Friday, June 29, 2012
Thank you, Steve Irwin
Driving home from Mount Diablo in the early evening, I saw a pickup truck stopped in the road, with a large rattlesnake crossing in front of it. The driver and his young son had gotten out to take a look, and I pulled over to join them. Forgive me for stereotyping, but based on his appearance – early thirties, muscular, driving a big shiny pickup – he seemed like a guy who, just a few years ago, I would have expected to run over any snake that happened to get in his way, stopping only to cut off its rattle as a souvenir. His actions, though, were just the opposite. His only weapon was a point-and-shoot digital camera, and he kept a safe, but not fearful, distance from the snake. Instead of giving his son the usual warning, "watch out, that thing can kill you," he said things like, "when she raises her head up and buzzes her tail, that means she's scared, so we have to move back." He consistently referred to the snake as "she," though he freely admitted, when his son asked, that he didn't know whether it was male or female.
After we had both gotten the photos we wanted, and the snake had moved on to take shelter under a tree, we said goodbye and went on our way. I thought about how respectful he had been, and how he was teaching his son to respect the snake as well, to admire it for what it is. I realized this wasn't the first time I had been surprised by someone's reaction to a snake, and wondered if our culture's attitude toward reptiles was really changing.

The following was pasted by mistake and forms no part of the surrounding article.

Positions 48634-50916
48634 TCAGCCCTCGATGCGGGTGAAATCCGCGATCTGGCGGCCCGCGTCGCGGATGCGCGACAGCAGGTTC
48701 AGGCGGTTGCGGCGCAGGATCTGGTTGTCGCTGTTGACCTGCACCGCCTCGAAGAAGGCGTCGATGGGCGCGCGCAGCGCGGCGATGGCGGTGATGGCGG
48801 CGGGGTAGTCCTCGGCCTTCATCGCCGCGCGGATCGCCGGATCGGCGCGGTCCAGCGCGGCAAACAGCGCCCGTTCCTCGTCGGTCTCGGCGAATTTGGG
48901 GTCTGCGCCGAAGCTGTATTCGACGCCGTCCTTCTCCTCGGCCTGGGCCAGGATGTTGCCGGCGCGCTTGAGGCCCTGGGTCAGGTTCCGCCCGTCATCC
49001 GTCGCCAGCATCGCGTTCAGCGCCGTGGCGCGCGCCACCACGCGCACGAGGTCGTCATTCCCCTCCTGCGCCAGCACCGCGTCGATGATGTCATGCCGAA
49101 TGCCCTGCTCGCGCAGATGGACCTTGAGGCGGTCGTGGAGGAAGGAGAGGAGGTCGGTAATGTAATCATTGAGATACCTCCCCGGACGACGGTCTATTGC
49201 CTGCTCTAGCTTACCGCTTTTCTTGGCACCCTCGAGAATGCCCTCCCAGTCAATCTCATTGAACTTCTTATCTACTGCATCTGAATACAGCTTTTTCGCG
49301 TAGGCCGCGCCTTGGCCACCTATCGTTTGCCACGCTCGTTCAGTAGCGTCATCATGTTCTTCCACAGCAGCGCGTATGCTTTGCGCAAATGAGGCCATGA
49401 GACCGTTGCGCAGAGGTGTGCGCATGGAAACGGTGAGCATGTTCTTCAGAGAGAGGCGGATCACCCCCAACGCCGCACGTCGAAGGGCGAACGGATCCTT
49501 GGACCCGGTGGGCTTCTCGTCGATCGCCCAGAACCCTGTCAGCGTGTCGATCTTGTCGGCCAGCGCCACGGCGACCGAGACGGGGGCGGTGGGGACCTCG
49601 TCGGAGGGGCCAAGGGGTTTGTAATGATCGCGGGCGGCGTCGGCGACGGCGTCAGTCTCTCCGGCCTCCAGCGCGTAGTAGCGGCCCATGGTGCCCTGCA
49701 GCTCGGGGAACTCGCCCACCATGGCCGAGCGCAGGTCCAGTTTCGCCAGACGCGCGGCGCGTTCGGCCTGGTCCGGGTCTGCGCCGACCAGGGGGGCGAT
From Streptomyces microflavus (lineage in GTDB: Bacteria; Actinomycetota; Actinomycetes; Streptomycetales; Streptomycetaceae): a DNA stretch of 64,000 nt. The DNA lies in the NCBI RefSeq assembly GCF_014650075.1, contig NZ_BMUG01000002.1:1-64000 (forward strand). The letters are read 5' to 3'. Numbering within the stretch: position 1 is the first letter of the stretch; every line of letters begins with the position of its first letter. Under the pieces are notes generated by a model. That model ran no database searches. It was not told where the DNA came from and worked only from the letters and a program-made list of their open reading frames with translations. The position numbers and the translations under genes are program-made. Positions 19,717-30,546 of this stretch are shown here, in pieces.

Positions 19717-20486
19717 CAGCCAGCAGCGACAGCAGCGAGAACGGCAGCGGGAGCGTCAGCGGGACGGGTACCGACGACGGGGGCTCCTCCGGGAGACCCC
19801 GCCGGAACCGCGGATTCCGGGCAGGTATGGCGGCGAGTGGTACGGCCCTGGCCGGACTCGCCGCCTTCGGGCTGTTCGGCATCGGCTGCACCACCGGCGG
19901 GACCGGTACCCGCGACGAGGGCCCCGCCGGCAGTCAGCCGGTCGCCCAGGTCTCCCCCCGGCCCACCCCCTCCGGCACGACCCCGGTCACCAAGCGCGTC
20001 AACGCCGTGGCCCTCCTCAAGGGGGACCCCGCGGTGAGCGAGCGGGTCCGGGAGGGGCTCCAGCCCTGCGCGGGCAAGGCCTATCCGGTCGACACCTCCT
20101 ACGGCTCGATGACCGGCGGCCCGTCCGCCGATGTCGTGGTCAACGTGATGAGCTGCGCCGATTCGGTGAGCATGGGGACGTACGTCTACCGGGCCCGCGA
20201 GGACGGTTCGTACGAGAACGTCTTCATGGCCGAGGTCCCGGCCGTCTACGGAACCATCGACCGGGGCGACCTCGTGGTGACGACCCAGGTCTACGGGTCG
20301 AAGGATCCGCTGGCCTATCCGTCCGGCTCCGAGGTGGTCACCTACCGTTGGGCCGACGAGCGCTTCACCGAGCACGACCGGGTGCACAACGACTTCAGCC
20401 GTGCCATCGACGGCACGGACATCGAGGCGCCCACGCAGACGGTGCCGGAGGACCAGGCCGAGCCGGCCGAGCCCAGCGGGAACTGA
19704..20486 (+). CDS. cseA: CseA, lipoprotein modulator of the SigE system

And then I remembered: Steve Irwin called every snake "she." He also took a lot of criticism from scientists for his unorthodox approach and showmanship, but the flamboyant Australian TV star found a way to teach millions of ordinary Americans that the appropriate response to a snake is not "Let's kill it," but "She's a beauty!"
I only saw Irwin's show a couple times, but I think I'm starting to miss him. Crikey!